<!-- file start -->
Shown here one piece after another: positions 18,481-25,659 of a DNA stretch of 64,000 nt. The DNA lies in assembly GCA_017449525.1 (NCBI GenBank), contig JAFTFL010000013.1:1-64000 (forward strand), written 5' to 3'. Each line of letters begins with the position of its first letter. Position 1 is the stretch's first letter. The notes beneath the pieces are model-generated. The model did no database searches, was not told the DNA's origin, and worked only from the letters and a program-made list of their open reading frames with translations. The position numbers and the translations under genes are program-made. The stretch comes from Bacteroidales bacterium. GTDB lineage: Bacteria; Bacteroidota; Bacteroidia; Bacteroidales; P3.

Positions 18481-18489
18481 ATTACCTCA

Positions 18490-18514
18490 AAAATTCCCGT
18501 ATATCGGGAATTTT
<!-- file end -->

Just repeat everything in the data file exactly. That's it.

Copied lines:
Shown here one piece after another: positions 18,481-25,659 of a DNA stretch of 64,000 nt. The DNA lies in assembly GCA_017449525.1 (NCBI GenBank), contig JAFTFL010000013.1:1-64000 (forward strand), written 5' to 3'. Each line of letters begins with the position of its first letter. Position 1 is the stretch's first letter. The notes beneath the pieces are model-generated. The model did no database searches, was not told the DNA's origin, and worked only from the letters and a program-made list of their open reading frames with translations. The position numbers and the translations under genes are program-made. The stretch comes from Bacteroidales bacterium. GTDB lineage: Bacteria; Bacteroidota; Bacteroidia; Bacteroidales; P3.

Positions 18481-18489
18481 ATTACCTCA

Positions 18490-18514
18490 AAAATTCCCGT
18501 ATATCGGGAATTTT